Applauding the Nepali politicians

Nepal’s politicians refuse to make common cause with the Maoists

King Gyanendra has placed severe restrictions on political parties. Yet when Maoist rebels sought to form an alliance against the King, the Nepali Congress Party refused, on the grounds that the rebels have to stop violence first.

But the Nepali Congress party said it could not support the violent methods of the guerrillas, who want to set up a single party communist state in the world’s only Hindu kingdom.

“We are completely opposed to the dictatorship of the military (under the king) and the dictatorship of the proletariat,” Congress spokesman Arjun Narsingh K.C. told Reuters.

“We can’t really associate with violence. The Maoists must first accept basic human rights, and the principle of competitive multi-party politics,” he said. [Reuters]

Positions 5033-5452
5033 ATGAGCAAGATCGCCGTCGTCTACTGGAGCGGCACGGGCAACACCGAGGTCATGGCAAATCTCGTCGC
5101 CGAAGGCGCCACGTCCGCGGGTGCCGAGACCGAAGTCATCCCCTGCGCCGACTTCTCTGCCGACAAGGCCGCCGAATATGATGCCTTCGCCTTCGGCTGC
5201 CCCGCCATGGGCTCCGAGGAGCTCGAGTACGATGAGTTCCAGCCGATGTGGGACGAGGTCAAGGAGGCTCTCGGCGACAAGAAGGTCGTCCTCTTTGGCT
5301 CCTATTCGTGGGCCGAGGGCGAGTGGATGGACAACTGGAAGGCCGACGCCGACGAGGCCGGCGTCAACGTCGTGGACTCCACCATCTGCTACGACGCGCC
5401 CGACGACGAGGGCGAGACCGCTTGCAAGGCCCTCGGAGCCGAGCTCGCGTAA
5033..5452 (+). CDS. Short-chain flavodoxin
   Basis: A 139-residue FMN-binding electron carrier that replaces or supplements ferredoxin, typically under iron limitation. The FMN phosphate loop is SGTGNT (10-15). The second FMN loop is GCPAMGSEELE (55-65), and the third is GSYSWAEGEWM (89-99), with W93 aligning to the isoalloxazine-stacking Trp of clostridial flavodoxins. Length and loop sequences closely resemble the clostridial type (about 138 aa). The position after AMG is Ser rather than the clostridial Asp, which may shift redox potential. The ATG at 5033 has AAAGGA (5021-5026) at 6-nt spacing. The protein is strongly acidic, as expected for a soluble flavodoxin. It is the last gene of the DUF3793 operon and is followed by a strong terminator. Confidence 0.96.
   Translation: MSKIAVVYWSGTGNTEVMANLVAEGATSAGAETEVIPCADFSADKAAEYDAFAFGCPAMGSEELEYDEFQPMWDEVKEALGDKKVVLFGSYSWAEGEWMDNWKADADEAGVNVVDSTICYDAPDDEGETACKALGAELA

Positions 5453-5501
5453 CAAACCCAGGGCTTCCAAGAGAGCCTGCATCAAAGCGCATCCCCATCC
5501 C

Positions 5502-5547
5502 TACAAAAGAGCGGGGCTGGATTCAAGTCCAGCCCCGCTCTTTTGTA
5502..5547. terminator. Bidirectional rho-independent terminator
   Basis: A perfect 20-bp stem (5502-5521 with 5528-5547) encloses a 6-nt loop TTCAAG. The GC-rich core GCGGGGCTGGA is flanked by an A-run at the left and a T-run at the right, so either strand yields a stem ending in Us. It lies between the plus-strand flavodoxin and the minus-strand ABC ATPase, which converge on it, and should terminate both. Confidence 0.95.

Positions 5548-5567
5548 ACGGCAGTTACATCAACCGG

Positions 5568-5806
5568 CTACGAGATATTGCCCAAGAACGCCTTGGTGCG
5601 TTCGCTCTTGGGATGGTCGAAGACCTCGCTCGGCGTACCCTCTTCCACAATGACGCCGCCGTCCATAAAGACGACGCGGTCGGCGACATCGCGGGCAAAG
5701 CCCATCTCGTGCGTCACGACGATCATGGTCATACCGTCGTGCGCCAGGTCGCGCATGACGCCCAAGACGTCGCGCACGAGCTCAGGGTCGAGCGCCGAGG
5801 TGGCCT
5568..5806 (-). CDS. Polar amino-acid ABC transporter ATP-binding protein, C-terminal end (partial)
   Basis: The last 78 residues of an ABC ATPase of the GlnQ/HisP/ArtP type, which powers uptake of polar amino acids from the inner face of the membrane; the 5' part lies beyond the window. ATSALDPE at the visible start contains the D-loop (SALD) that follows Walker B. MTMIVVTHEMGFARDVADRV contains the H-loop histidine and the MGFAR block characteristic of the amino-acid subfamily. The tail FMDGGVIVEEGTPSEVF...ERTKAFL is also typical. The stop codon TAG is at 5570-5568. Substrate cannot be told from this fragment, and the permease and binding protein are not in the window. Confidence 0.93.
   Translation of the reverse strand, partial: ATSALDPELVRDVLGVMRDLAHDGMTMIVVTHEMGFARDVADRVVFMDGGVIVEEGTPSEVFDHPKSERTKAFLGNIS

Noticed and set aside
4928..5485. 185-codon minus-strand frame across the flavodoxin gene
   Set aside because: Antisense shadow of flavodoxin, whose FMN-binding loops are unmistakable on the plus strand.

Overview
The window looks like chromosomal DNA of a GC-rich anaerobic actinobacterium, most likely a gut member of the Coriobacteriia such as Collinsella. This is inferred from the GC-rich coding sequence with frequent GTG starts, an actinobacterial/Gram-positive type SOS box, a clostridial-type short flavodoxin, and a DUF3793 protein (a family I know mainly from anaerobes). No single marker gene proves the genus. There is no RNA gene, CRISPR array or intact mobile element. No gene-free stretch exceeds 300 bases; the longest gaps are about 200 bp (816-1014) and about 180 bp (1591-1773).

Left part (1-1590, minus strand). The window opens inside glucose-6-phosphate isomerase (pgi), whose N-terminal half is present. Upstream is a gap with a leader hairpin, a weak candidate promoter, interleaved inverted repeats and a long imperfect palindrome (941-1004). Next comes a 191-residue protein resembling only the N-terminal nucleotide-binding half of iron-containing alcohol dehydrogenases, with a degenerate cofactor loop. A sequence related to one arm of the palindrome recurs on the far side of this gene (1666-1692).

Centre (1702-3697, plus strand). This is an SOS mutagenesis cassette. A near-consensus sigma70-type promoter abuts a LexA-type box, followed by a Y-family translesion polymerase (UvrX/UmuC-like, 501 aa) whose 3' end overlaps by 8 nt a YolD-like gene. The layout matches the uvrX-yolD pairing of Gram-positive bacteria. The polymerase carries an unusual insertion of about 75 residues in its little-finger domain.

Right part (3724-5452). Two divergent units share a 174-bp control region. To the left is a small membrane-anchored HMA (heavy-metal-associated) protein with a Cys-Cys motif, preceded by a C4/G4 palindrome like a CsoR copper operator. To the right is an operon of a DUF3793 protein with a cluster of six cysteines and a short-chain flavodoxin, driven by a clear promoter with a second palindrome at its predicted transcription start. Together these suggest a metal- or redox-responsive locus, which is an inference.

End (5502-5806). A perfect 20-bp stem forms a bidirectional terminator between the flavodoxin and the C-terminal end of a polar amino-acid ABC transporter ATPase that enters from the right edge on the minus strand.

Nepali politicians may be a fractious, even incompetent lot — but they’ve got some things straight.

6 thoughts on “Applauding the Nepali politicians”

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  2. This is even greater reason for India to act as a responsible neighbour and intervene. With the king asking help, the “internal matter” complaint won’t stand ground. We should honor the treaty to provide military intervention, make it absolutely clear to the king that this does not mean a support of his anti-democratic act, simultaneously open up dialogue with political parties and start taking positive steps towards helping restore democracy in Nepal. That is the rational thing to do, both for the people of Nepal and for our own security.

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